KELPIES sculptor Andy Scott has allowed cameras into his studio to reveal glimpses of the five-metre bear that will soon greet visitors to a Scottish town.

The giant steel artwork will be visible from rail and road when erected on the outskirts of Dunbar.

The piece is a tribute to renowned conservationist John Muir, the local hero who emigrated to the US in 1849 and is now known as the “father” of that country’s national parks.

Critics, including local community councillors, described the ursine artwork as “bizarre”, saying it resembled an advert for a safari park.

And councillors initially rejected the proposal.

But installation of the monumental piece is now just months away after planning permission was granted, following approval of conditions through Transport Scotland and final rubber-stamping by the Scottish Government.

Currently still under construction, it is expected to be in place in the spring.

Scott – the prolific public art maker whose work stands in locations including Glasgow, Belfast, Leeds – said: “It is fantastic that we have now been given the green light to create this sculpture in memory of such an influential character as John Muir, especially given today’s environmental climate.

“His role in creating national parks is well known in the United States, but sadly not so well known here and this bear sculpture will provide an opportunity to enlighten people about the man and his work.

“It is a symbol of the wilderness John Muir was such a passionate advocate of and is testament to his incredible desire to protect the natural environment.”

Billed as an “icon” for Dunbar, the bear will be situated at the eastern approach to the East Lothian town, and will be accessible via a walkway.

It will form part of the mixed-use Hallhill Development, which broke ground in 1999 and is currently home to 1000 residences.

Another 300 are under construction and a school, supermarket, shops and other business premises are planned.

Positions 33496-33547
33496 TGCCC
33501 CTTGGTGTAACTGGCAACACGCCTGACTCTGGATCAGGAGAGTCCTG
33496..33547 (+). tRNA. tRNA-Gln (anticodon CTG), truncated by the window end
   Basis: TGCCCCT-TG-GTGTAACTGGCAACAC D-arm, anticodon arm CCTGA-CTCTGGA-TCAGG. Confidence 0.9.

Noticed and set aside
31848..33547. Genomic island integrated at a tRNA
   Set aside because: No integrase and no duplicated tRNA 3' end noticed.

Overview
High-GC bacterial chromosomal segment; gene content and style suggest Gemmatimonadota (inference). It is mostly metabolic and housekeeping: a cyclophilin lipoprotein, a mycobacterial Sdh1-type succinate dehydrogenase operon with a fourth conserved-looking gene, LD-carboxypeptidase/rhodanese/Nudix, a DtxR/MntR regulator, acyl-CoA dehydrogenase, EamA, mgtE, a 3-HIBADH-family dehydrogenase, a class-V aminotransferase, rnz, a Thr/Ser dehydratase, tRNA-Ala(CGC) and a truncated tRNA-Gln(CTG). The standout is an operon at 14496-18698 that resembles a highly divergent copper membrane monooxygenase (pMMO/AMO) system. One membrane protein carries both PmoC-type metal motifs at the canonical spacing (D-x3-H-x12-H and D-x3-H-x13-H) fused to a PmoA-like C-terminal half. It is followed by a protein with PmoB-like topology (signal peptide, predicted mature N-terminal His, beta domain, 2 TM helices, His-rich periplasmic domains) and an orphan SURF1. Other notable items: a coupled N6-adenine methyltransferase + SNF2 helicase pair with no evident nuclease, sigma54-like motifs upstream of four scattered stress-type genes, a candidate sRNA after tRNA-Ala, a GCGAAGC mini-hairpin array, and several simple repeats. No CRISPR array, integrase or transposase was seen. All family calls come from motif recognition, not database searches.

Backers hope the bear will do for Dunbar what the Kelpies have done for Falkirk.

The 30-metre high equine heads were unveiled in 2014 and attracted around one million visitors within their first year alone and have become a national landmark.

Based on the heavy horses that drove the area’s industry, they are designed as a reminder of its past.

Dunbar councillor Norman Hampshire commented: “We are thrilled to mark Dunbar’s new gateway with a sculpture by one of Scotland’s most famous sculptors, Andy Scott.

“The bear is truly symbolic of Dunbar’s rich history, symbolising its most famous son, John Muir, and will fast become a well-loved local landmark like his other iconic sculptures.”

Meanwhile, Ken Ross of Hallhill Developments stated: “We are delighted that the Scottish Government has approved this fantastic piece of public art and are actively engaged with Andy to get the bear erected in Dunbar in spring 2019.

“The Hallhill development has brought tremendous benefits to the area, including new much-needed homes and commercial and retail opportunities.

“This piece of art will not only contribute to the emerging identity of Dunbar’s new gateway, but has the potential to draw people into the area to find out more about John Muir.”